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Cowardice of the Carthaginians

The whole affair being now a trial of strength between
The fight of the heavy infantry.
man and man at close quarters, as the combatants used their swords and not their spears, the superiority was at first on the side of the dexterity and daring of the mercenaries, which enabled them to wound a considerable number of the Romans. The latter, however, trusting to the steadiness of their ranks and the excellence of their arms, still kept gaining ground, their rear ranks keeping close up with them and encouraging them to advance; while the Carthaginians did not keep up with their mercenaries nor support them, but showed a thoroughly cowardly spirit. The result was that the foreign soldiers gave way: and, believing that they had been shamelessly abandoned by their own side, fell upon the men on their rear as they were retreating, and began killing them; whereby many of the Carthaginians were compelled to meet a gallant death in spite of themselves. For as they were being cut down by their mercenaries they had, much against their inclination, to fight with their own men and the Romans at the same time; and as they now fought with desperation and fury they killed a good many both of their own men and of the enemy also. Thus it came about that their charge threw the maniples of the hastati into confusion; whereupon the officers of the principes caused their lines to advance to oppose them. However, the greater part of the mercenaries and Carthaginians had fallen either by mutual slaughter or by the sword of the hastati. Those who survived and fled Hannibal would not allow to enter the ranks of his army, but ordered his men to lower their spears and keep them back as they approached; and they were therefore compelled to take refuge on the wings or make for the open country.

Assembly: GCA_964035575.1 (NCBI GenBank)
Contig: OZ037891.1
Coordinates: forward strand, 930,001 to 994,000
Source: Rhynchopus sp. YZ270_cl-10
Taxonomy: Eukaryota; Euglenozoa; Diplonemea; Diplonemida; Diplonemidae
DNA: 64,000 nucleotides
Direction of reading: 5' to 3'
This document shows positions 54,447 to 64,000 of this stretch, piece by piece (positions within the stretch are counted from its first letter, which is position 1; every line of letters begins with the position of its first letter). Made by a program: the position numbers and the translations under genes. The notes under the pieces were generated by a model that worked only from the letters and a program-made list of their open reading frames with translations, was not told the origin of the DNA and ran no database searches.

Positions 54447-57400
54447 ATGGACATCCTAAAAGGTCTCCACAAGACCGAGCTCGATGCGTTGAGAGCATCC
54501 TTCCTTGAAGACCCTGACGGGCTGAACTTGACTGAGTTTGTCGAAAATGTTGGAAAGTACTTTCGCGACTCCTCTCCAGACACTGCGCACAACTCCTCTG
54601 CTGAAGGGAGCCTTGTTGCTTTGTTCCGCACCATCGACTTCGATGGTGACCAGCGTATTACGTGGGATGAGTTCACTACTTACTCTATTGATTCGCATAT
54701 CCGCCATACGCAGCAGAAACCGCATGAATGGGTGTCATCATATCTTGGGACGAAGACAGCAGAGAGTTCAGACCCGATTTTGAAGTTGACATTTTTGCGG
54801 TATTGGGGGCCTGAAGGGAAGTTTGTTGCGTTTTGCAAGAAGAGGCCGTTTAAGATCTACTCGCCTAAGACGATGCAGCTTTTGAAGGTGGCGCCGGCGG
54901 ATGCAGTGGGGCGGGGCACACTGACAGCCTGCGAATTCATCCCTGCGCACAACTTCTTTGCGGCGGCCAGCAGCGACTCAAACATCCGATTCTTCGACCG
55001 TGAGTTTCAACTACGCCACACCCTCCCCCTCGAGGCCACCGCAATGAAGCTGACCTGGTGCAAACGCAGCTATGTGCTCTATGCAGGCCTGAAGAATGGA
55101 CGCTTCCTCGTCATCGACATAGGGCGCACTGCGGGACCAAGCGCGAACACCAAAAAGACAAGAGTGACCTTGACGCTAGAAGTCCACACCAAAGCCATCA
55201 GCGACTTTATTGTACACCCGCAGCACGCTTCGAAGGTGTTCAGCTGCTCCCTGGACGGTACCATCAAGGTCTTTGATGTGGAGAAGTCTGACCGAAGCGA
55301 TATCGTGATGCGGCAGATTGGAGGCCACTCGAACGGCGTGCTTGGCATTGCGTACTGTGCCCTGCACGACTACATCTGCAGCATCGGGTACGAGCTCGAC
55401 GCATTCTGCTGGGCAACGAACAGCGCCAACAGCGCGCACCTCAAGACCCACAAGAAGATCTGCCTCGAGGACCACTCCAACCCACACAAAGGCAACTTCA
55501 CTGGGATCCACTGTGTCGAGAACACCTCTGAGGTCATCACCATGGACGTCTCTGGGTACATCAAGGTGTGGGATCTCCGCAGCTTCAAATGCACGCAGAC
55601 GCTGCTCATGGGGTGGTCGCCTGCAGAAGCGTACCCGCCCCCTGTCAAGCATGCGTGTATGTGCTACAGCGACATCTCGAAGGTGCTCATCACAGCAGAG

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load focus Greek (Theodorus Büttner-Wobst after L. Dindorf, 1893)
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